Recommendation: To improve or expand medical forensic exams and related activities for the 28 IHS operated hospitals, the Secretary of Health and Human Services should direct the Director of the Indian Health Service to develop a policy that details how IHS should respond to discrete incidents of domestic violence without a sexual component and, working with Justice, develop a policy for responding to incidents of child sexual abuse consistent with protocols Justice develops for these incidents; such policies should be similar in scope and specificity to the March 2011 IHS policy on responding to adult and adolescent sexual assaults.

    Agency Affected: Department of Health and Human Services

  3. Status: Closed - Implemented

    Comments: In an October 2011 report, "Indian Health Service: Continued Efforts Needed to Help Strengthen Response to Sexual Assaults and Domestic Violence," we found that the Indian Health Service's (IHS) March 2011 sexual assault policy left unclear whether medical providers such as physicians and physician assistants must obtain specialized training and certification - or just training - before performing sexual assault medical forensic exams. We found that without clear training and certification guidelines for physicians and physician assistants, medical forensic exams may be performed by medical providers with inconsistent levels of knowledge and expertise, and that as a result, IHS beneficiaries cannot be assured of uniform quality in medical forensic services received. We recommended that IHS clarify whether sections 3.29.1 and 3.29.5 of the March 2011 IHS sexual assault policy call for training and certification, or only training, of IHS physicians and physician assistants performing sexual assault medical forensic exams. In its written response to our report, IHS agreed with our recommendation and stated that work was underway to implement it. In response to our recommendation, IHS revised its sexual assault policy to clarify that certification is not required for practice in IHS facilities and to outline the minimum training requirements for sexual assault examiners, including for physicians and physician assistants. The finalized policy containing this clarification was issued on May 16, 2014. In addition, IHS issued an action memo clarifying that certification is not a requirement for physicians or physician assistants for practice in IHS facilities. According to IHS, this memo was issued on March 6, 2013.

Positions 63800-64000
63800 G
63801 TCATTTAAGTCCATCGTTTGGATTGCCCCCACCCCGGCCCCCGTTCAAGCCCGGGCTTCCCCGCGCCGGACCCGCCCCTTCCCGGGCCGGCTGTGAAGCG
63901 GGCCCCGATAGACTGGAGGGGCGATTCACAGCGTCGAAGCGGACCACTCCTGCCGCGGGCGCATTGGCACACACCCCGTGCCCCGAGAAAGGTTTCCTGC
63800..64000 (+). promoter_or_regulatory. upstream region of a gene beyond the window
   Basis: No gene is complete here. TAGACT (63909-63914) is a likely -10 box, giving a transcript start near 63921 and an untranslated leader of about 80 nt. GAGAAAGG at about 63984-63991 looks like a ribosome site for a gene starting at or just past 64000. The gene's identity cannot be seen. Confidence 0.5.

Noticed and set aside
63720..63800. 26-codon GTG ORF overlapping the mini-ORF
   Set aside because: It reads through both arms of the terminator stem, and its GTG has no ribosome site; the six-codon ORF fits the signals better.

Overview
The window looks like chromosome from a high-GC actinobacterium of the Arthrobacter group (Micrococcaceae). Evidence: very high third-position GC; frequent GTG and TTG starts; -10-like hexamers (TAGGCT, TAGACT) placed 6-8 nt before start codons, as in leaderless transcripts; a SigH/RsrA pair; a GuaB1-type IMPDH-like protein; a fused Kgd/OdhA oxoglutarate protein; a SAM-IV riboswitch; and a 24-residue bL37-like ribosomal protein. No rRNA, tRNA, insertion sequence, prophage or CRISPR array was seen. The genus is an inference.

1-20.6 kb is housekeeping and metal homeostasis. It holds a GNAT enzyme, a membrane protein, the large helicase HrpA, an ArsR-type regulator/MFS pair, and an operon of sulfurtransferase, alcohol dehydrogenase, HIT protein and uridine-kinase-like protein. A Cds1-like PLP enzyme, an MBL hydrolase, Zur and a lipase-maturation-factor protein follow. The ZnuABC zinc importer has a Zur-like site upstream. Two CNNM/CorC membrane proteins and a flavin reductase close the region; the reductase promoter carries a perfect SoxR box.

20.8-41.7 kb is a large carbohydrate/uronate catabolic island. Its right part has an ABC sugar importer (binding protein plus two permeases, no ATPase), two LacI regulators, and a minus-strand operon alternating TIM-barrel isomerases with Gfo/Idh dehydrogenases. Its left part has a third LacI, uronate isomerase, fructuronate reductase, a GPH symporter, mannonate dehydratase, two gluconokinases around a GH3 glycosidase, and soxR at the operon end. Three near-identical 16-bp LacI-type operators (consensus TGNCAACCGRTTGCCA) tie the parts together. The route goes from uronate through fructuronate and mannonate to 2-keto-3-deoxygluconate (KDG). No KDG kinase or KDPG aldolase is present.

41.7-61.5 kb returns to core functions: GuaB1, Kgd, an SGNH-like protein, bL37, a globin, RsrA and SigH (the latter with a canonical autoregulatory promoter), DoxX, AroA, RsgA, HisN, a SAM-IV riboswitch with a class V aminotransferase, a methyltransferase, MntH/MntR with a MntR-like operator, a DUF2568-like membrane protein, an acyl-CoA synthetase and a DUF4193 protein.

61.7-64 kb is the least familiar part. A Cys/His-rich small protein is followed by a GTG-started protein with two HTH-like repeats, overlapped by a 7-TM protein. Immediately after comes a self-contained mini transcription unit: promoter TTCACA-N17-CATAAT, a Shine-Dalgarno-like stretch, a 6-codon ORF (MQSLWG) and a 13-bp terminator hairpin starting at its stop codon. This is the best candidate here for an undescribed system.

Recommendation: To improve or expand medical forensic exams and related activities for the 28 IHS operated hospitals, the Secretary of Health and Human Services should direct the Director of the Indian Health Service to clarify whether sections 3.29.1 and 3.29.5 of the March 2011 IHS sexual assault policy call for training and certification, or only training, of IHS physicians and physician assistants performing sexual assault medical forensic exams.

    Agency Affected: Department of Health and Human Services

  4. Status: Open

    Comments: In an October 2011 report, "Indian Health Service: Continued Efforts Needed to Help Strengthen Response to Sexual Assaults and Domestic Violence," we found that the Indian Health Service's (IHS) March 2011 policy on responding to adult and adolescent sexual assaults did not clearly and comprehensively articulate the agency's processes for responding to subpoenas or requests for testimony of providers who perform medical forensic exams. We recommended that IHS modify its March 2011 IHS sexual assault policy so that it comprehensively and clearly outlines (1) the process for approving subpoenas and requests for IHS employees to provide testimony in federal, state, and tribal courts and (2) reflects the provisions in section 263 of the Tribal Law and Order Act of 2010, including that subpoenas and requests not approved or disapproved within 30 days are considered approved. In its written response to our report, IHS agreed with our recommendation and stated that work was underway to implement it. According to an August 2014 update from IHS, IHS has developed two draft documents related to this recommendation that are currently under agency review: (1) a policy to replace the section in the IHS sexual assault policy that establishes guidance for responding to subpoenas or requests for testimony and (2) a special general memorandum from the IHS Acting Director to Area Directors clarifying instructions for the policy directive; in particular, what happens at the Area and Service Unit level when a request for employee testimony is received and approved. In addition, according to IHS, a Delegation of Authority was issued in September 2013 whereby the IHS Acting Director extended the authority to approve or deny requests for testimony to the Area Directors and other senior officials.